{Food Waste} Fennel leaves and pork dumplings

The topic sounds disgusting, right? People may want to ask what the heck I am talking about. Food waste, one of the world’s most serious problems, is on the headline today. However, in this post, the term “food waste” refers to parts of plants or animals that no one consumes and disposed straight away. In this context, I will talk about the leaves of fennel. In most Western cuisines, the fennel bulbs are used in cooked dishes or in salads, but has anyone thought about what happened to the leaves? The Greeks uses them in both fresh and dried forms as spices but not many other cultures actually apply them in anything. However, in the Eastern cuisines, fennel leaves are more towards the spiciness side of the story.

The Chinese uses fennel leaves as the key ingredients in their famed and specialty “fennel and pork dumplings”. The fennel leaves are considered as one of the delicacies in northern Chinese cuisines. We don’t normally see them in the Chinese restaurants in Adelaide. However, in the US, some eateries do make this kind of dumplings. I once read a forum post which discussed about it and got amazed on its taste. If cooked with a good recipe, the dumplings can be moist and full of light spiciness. However, the fennel leaves can dissolve extensive amount of waters and making the dumplings moist is not easy. Oh, btw, someone asked about “dill and pork dumplings” before. To my best knowledge, the Chinese do not use dill in dumplings. I guess it may be the fact that some Chinese restaurant owners can’t recognise the differences between fennel and dill. 😛


I got given these leaves from a Chinese friend who had heaps of fennels in his backyard. First smell, full of star anise on the nose. I tried a tiny amount of the raw leaves and the taste was amazing. On palate, the star anise taste was minimised and instead, a sweet and lolly pop taste developed well. It’s quite astonishing that there’s not much spiciness taste in these leaves. Instead, strong aromatics and a bit sweetness can be tasted. I bet that’s caused by the great Aussie soils 😀 LOL

Filling Ingredients

2 Kg   Fennel Leaves

1 Kg   Pork mince from the belly

Soy sauce

1/2 Spring onion – finely chopped

several slices of ginger – finely chopped

Extra virgin olive oil – 5-6 Table spoon cos fennel leaves love oil, otherwise the dumplings are going to be very dry


Place all of the above, except salt and soy sauce, in a food processor and blend until smooth. Season with soy sauce and salt to taste.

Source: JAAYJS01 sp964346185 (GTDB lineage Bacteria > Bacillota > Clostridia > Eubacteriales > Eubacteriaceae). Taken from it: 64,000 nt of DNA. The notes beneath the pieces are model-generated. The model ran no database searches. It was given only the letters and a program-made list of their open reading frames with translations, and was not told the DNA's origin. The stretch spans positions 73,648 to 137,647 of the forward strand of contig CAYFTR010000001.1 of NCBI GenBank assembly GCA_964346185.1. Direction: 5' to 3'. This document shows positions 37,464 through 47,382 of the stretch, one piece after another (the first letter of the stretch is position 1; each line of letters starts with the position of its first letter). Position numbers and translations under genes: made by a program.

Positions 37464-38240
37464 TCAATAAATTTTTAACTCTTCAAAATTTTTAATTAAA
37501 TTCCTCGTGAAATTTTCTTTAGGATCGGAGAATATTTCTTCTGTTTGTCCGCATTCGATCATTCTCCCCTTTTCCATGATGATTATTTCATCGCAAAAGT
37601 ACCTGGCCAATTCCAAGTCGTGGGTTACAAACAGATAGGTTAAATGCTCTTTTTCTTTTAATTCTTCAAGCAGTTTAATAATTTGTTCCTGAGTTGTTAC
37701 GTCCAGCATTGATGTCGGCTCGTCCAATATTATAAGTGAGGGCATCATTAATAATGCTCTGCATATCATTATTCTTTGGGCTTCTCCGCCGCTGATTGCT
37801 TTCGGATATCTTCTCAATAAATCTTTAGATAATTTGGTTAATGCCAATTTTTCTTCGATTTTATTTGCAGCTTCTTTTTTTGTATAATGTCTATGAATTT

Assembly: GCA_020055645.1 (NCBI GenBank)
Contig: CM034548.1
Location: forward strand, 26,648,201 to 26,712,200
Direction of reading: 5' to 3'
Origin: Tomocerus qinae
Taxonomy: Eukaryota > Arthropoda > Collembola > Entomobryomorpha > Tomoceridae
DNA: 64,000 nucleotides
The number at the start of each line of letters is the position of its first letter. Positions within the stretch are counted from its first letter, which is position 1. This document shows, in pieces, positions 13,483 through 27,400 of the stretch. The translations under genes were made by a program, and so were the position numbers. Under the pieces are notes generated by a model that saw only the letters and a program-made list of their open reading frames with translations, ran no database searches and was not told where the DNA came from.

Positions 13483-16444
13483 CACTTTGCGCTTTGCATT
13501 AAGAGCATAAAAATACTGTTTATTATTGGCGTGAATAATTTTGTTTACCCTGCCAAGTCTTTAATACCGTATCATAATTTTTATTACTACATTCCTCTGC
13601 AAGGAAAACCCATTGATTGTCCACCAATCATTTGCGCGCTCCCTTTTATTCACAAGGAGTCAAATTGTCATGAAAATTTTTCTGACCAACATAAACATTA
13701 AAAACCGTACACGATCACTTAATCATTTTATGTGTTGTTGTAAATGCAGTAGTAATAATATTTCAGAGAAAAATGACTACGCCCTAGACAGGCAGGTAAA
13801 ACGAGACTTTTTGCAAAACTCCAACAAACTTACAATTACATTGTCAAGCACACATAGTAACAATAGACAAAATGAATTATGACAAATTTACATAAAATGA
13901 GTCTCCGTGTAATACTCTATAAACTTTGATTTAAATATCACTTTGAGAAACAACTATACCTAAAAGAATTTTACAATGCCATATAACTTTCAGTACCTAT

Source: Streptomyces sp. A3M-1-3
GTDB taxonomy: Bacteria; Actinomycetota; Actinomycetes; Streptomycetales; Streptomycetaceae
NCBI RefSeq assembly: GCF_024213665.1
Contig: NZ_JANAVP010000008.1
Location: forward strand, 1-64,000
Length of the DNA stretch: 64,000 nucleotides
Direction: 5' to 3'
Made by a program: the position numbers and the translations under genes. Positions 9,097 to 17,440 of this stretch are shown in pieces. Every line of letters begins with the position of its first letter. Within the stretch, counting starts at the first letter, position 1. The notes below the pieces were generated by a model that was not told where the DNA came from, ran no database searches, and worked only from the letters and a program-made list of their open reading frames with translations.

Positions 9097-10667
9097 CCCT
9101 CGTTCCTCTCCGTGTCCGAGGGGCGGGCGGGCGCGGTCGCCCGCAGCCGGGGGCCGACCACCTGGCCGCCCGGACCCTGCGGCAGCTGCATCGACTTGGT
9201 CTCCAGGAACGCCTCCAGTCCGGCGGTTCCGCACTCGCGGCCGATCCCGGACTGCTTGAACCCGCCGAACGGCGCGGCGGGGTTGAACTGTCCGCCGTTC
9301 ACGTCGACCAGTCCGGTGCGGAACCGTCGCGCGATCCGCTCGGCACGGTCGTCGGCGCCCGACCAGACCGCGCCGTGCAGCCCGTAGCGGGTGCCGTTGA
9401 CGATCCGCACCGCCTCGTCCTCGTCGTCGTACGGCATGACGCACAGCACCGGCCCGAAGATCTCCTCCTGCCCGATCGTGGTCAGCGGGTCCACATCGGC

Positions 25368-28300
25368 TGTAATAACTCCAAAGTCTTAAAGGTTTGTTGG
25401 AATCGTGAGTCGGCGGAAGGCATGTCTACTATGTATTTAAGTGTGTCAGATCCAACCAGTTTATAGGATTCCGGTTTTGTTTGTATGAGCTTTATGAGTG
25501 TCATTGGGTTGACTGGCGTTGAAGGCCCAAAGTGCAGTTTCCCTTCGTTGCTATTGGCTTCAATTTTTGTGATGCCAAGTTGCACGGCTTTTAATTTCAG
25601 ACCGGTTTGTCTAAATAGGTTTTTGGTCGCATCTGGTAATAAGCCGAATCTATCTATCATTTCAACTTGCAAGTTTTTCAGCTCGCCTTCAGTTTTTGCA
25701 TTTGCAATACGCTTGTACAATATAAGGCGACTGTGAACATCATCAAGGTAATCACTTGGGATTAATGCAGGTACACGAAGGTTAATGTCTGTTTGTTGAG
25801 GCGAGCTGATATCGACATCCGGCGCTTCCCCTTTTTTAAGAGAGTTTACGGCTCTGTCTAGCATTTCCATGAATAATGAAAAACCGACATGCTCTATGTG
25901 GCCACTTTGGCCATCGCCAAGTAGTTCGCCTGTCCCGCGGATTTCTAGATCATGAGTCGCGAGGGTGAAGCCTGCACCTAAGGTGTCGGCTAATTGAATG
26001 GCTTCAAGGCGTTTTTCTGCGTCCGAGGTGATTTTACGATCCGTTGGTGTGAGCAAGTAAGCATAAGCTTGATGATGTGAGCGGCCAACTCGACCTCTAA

The pastry

My wife made the dough herself and unfortunately I don’t have a clue on how she did it, but I guess buying them from Asian supermarkets can be an easier way.



Making dumplings are relatively easy, all you need to do is to follow the guide below.

1. take 1 piece of the pastry and place some fillings in the center. Do not overload your dumpling.


2. Fold the pastry in half and close the middle bit. Then use the two hands together to make a full closure.





3. Place the dumplings in a large stew pot with boiling water (2/3 full) and wait until the water reboils for another 3 times until the dumplings are thoroughly cooked.


The finished dumpling are with strong aromas and sweetness in the filling which combined so well with the pork mince. The fillings were full of liquids, drained from the pork and mixed with the oils. Dip with Chinese rice vinegar or any of your favourite Asian sauce. Enjoy.



8 thoughts on “{Food Waste} Fennel leaves and pork dumplings

    1. In Australia, we eat mostly the fennel bulb in salad, stew or as sides for mains. In fact, I never see anywhere selling just the leaves. My wife tried to use the bulb for making dumplings before but it was even drier and spicier. Make sure you don’t use dill Fae (:P) cos I read some blogs in the US talking about dill dumplings but dill has some bitterness which is not easy to get rid of.


      1. I just saw this response. 😦
        Yes, we eat fennel bulb too, but it hardly comes with any leaves, which does look like dill.
        I think I did not think of them as leaves and was confused. 😀 )))


  1. I am amazed and excited by this recipe. I understood where you were coming from with the fennel leaves but it was when I read how much was used, well, I was hooked! This is wonderful, like using foraged/wild harvested food. You’re right, so much food is wasted here in Australia, other cultures do not tolerate this waste like we do.
    I loved the photos, the dumplings looked delicious and full of soupy liquor. They would be delicious with black vinegar – can’t wait to try, thanks 🙂


  2. This blog reminds me of the time I had celery with my mom. My mom scolded me for throwing away celery leaves, and only ate the sticks. My mom said it is the same as Chinese celery, and we eat the Chinese celery leaves. But I never see any places that serve me celery leaves. I know this sounds stupid, but I just wonder, can we eat celery leaves?


    1. Oh, yes Kay. You can definitely eat celery leaves. Try stir fry with egg or make pancakes from it. It tastes superb. Sometimes you can even make it into a good cold entree. How did the hilton high T go?


      1. That was excellent! We were quite high after eating too much chocolate 🙂 In the end, we didn’t go out for dinners at places that you recommended because of the time. It crashed with Fringe shows that we wanted to watch. I’ll probably have to find someone to go with next time. Thanks a lot for recommendation! 🙂


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